Learn More
We describe a comprehensive methodology for discovering service similarity (substitutability) by testing. Our solutions do not rely on the service descriptions provided by their authors and they avoid common information retrieval techniques. Our work addresses a variety of challenges raised throughout the process. These include: (1) the generation of(More)
We define a formal model for information services that incorporates the concept of service similarity. The model places services in metric spaces, and allows for services that have arbitrarily complex inputs and output domains. We then address the challenge of service substitution: finding the services most similar to a given service among a group, possibly(More)
We describe a comprehensive methodology for discovering service similarity (substitutability) by testing. Our solution does not rely on the service descriptions provided by their authors, it does not assume the existence of ontologies, semantic tagging, or other representations, and it avoids common information retrieval techniques. The only information our(More)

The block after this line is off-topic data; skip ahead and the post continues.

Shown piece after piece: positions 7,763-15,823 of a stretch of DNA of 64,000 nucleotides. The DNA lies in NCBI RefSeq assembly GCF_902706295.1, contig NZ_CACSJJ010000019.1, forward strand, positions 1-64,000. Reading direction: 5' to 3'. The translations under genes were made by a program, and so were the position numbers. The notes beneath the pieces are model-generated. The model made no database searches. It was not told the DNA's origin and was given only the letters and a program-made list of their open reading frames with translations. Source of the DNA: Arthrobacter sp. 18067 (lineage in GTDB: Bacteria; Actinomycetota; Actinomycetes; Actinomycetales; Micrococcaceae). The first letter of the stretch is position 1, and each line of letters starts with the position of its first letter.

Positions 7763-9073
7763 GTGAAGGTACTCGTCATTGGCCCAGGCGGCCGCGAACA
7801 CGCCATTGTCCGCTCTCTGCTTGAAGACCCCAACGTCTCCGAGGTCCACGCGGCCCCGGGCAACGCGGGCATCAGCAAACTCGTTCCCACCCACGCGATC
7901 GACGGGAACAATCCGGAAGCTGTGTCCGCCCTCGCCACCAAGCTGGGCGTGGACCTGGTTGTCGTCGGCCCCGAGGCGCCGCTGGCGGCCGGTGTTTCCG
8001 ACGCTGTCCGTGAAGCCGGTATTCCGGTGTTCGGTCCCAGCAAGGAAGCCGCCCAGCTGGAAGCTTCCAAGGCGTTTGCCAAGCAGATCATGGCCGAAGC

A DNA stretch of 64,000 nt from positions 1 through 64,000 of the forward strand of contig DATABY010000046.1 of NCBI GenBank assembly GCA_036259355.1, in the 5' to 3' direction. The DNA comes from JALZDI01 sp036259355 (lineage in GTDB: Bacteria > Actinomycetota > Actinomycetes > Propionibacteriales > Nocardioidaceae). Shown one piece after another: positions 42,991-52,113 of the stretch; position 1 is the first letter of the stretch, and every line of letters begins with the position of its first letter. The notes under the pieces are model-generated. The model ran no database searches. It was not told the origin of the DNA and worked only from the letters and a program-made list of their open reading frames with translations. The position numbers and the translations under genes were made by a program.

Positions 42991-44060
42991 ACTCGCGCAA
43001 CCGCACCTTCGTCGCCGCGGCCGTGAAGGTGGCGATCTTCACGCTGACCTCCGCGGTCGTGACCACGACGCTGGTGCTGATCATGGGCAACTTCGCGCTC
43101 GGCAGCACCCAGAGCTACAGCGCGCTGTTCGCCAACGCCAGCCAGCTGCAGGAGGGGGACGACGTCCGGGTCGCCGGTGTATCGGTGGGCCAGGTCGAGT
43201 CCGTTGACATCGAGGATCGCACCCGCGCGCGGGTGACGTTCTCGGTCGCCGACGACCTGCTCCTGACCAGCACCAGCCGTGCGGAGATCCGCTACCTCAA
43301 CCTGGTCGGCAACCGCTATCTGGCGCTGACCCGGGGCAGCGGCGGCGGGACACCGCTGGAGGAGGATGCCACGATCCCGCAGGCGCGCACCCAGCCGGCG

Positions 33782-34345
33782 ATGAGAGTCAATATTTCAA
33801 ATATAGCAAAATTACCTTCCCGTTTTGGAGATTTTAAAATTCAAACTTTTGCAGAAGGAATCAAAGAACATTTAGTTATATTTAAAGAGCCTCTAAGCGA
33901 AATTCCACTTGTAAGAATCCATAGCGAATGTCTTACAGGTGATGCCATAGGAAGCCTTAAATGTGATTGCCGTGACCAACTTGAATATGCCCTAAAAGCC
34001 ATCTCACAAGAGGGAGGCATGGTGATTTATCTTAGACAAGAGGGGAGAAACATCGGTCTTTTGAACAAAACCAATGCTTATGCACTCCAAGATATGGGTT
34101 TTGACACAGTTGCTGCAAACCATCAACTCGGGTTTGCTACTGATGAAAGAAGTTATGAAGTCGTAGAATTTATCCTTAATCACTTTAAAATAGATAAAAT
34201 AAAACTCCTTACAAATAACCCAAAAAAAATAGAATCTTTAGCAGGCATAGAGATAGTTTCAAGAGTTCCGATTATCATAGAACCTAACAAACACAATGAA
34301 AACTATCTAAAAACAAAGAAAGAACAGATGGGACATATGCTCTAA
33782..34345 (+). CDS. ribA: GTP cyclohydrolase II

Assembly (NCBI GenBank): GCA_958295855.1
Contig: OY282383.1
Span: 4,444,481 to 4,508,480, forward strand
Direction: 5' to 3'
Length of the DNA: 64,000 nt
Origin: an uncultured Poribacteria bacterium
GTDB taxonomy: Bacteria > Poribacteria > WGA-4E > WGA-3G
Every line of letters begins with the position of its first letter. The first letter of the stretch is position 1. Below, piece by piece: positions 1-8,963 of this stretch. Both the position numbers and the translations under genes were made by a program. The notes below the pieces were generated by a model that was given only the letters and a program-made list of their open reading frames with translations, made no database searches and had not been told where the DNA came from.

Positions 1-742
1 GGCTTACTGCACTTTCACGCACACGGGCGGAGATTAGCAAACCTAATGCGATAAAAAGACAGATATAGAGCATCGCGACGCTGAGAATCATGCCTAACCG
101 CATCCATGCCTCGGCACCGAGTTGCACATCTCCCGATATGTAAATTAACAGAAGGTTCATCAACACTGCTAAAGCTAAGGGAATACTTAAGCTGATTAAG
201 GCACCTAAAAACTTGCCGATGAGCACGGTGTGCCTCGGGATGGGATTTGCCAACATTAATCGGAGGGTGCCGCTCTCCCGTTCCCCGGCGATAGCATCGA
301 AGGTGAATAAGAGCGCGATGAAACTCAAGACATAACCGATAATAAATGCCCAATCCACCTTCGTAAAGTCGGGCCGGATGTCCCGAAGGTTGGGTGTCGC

—We address the issue of failure in service compositions. Such failures occur when a service in the composition evolves or becomes unavailable. Our goal is to analyze these failures and recommend possible service repairs. We begin with a formal model of services and service compositions. In this model, services are abstracted as functions that map input(More)
Users seeking information in distributed environments of large numbers of disparate information resources are often burdened with the task of repeating their queries for each and every resource. Invariably, some of the searched resources are more productive (yield more useful documents) than others, and it would undoubtedly be useful to try these resources(More)
The authors define a formal model for information services that incorporates the concept of service similarity. The model places services in metric spaces, and allows for services that have arbitrarily complex inputs and output domains. The authors then address the challenge of service substitution: finding the services most similar to a given service among(More)
  • 1